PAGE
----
What’s behind Toronto’s escalating house prices?

TORONTO — The average selling price of all homes in the Greater Toronto Area skyrocketed last month, climbing 33.2 per cent from a year ago to $916,567. The latest data from the Toronto Real Estate Board comes as policy-makers mull potential measures to slow the rapid pace of price growth. Here are some of the factors believed to be playing a role in the upwards trajectory of house prices in Canada’s largest city:

Immigration: The arrival of newcomers to the city is a frequently cited reason for rising prices. Roughly 120,000 people immigrated from outside of Canada into Ontario from July 1, 2015, to June 30, 2016, according to Statistics Canada, with a sizable portion of them landing in the Toronto area. “Toronto is a magnet for both other Canadians and for people from other countries, and it’s the economic engine of the entire country,” says Dianne Usher, senior vice-president at Johnston and Daniel, a division of Royal LePage.

Lack of supply: One of the culprits often fingered for soaring prices in the Greater Toronto Area is the lack of developable land. In 2005, the Ontario government introduced the Places to Grow Act, a piece of legislation aimed at protecting the Greenbelt and curbing urban sprawl. However, the legislation is often also blamed for escalating real estate prices, as some argue there isn’t enough land to build homes.

Usher says the two land transfer taxes that Torontonians have to pay have also discouraged many from selling their homes, further exacerbating the supply problem. “It’s stopping people from moving up,” says Usher. “They’re renovating and adding on instead of moving.”

Low interest rates: Borrowing rates have been hovering near record lows for nearly a decade, making mortgages attractive and propelling buyers into the market. “Low interest rates clearly have been a very significant factor,” says CIBC economist Benjamin Tal. However, the degree to which interest rates are fuelling the housing market may be diminishing, says Tal. “When interest rates are very low for a long period of time, they lose their effectiveness,” he says.

Foreign buyers: Ontario Finance Minister Charles Sousa has floated the idea of implementing a tax on foreign buyers similar to the one implemented in Vancouver last year. But whether or not foreign money is playing a significant role in Toronto remains a point of contention. “We don’t have the data to determine the volume of foreign buyers,” says Usher. The influx of foreign cash into the Toronto market may have increased, says Tal, as some investors who were eyeing Vancouver may have opted to avoid the 15 per cent tax in that city.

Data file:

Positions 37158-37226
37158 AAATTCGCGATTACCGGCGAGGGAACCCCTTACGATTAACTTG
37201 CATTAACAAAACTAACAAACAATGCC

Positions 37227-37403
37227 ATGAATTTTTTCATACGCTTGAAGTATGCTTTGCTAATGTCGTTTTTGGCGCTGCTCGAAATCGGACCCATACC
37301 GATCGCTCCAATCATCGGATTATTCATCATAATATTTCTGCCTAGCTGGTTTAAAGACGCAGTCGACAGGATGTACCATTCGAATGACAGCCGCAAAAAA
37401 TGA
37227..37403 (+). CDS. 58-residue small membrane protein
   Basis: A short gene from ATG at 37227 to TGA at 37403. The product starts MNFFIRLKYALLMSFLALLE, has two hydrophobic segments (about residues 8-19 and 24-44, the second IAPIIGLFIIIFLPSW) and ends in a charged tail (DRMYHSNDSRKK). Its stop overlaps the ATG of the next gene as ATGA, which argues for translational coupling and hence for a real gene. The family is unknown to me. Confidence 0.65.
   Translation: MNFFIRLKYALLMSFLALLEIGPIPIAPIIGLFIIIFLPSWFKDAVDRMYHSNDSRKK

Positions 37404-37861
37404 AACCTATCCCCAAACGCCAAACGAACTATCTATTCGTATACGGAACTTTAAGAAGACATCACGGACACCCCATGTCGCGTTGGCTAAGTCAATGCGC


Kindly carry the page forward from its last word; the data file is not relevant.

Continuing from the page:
Speculators: Speculative investing — purchasing a home in the hopes of turning a profit, rather than to live in — has been in the spotlight lately as one possible explanation for accelerating home prices. Tal says the steep rise in prices over the course of 2016 and early 2017 suggests that something beyond the usual supply and demand factors is at play. “If you look at the trajectory of house prices in the GTA, until 2016 it was robust but it was predictable,” says Tal. ”Then, over the past year, we started seeing prices rising on a year-over-year basis by more than 30 per cent. You cannot have 30 per cent increase in prices without some speculative activity happening.”

Just Posted

WATCH: Families make yo-yos and weaved yarn at Red Deer Museum and Art Gallery

It was all about making yo-yos and yarn bombing at Red Deer… Continue reading

Solve mysteries with Sherlock Holmes and Dr. Watson in Red Deer

At three sold-out one act Sherlock Holmes plays in Red Deer, theatre… Continue reading

Quebec man arrested in slaying of Alberta woman 16 years ago

AIRDRIE, Alta. — A Quebec man has been arrested in the slaying… Continue reading

Construction underway at Medicine River Wildlife Centre in Red Deer

The new building is twice the size of the old one

Fish for free

No license is required to ice fish on Family Day weekend

WATCH Replay Red Deer Feb. 18: Your weekly news highlights

Watch news from Red Deer and Central Alberta

How to keep local news visible in your Facebook feed

Facebook has changed the news feed to emphasize personal connections. You might see less news.

Trump gets angry about election meddling, but not at Russia

‘Weirdest thing’: Trump expresses anger, but not over Russian election-meddling

New doping charge could hurt Russia’s chance at reinstatement

Russia could lose its chance to be reinstated before the end of the Winter Olympics because of a doping charge against curling bronze medallist Alexander Krushelnitsky.

#Metoo movement causing confusion in many men, fear of missteps with women: experts

Being painted by the same sweeping brush as those alleged to have mistreated women has angered men

Virtue and Moir break their own world record

Virtue and Moir break short dance record to sit first in ice dance at Olympics

Calgary man dies in Mexico following sudden illness

Troy Black was with his wife, Lindsay, in Puerto Vallarta when he began vomiting blood on Thursday

Life or death main decision for school shooting suspect

FORT LAUDERDALE, Fla. — The evidence against the Florida school shooting suspect… Continue reading

Man who stole millions from Seabird Island band sentenced to 4.5 years jail

Stephen MacKinnon sentenced in Chilliwack court for stealing $2.3 million over eight years

Most Read


Five-day delivery plus unlimited digital access for $185 for 260 issues (must live in delivery area to qualify) Unlimited Digital Access 99 cents for the first four weeks and then only $15 per month Five-day delivery plus unlimited digital access for $15 a month